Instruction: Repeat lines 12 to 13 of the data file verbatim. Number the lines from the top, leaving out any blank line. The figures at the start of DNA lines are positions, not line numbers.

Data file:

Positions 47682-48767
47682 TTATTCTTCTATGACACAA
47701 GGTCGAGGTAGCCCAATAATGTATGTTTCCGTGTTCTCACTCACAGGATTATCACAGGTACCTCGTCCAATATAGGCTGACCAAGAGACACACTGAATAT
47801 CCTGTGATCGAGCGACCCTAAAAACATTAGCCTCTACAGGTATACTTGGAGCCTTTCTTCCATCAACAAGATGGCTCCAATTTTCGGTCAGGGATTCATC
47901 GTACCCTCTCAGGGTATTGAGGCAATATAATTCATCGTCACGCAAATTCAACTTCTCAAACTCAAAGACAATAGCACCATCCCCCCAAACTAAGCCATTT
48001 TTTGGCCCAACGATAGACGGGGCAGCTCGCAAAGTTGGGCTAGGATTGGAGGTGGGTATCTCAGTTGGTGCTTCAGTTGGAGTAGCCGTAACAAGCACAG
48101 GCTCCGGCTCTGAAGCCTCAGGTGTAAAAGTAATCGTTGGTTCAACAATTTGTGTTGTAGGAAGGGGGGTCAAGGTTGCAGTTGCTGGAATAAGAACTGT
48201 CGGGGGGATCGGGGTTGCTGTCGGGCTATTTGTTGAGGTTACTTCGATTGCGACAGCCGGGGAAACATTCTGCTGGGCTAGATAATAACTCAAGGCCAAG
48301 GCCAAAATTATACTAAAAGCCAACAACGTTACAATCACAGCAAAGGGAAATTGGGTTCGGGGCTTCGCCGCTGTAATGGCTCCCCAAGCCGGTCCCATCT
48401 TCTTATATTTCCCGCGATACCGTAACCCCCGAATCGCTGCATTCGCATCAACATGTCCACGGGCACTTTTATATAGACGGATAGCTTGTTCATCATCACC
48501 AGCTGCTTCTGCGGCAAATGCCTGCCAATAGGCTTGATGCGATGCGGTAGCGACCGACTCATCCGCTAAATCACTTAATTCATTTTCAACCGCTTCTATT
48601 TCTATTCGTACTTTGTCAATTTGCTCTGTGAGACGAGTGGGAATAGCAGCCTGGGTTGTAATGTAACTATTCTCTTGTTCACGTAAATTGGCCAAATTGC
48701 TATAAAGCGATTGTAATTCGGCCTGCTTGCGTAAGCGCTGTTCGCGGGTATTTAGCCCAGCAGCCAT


48601 TCTATTCGTACTTTGTCAATTTGCTCTGTGAGACGAGTGGGAATAGCAGCCTGGGTTGTAATGTAACTATTCTCTTGTTCACGTAAATTGGCCAAATTGC
48701 TATAAAGCGATTGTAATTCGGCCTGCTTGCGTAAGCGCTGTTCGCGGGTATTTAGCCCAGCAGCCAT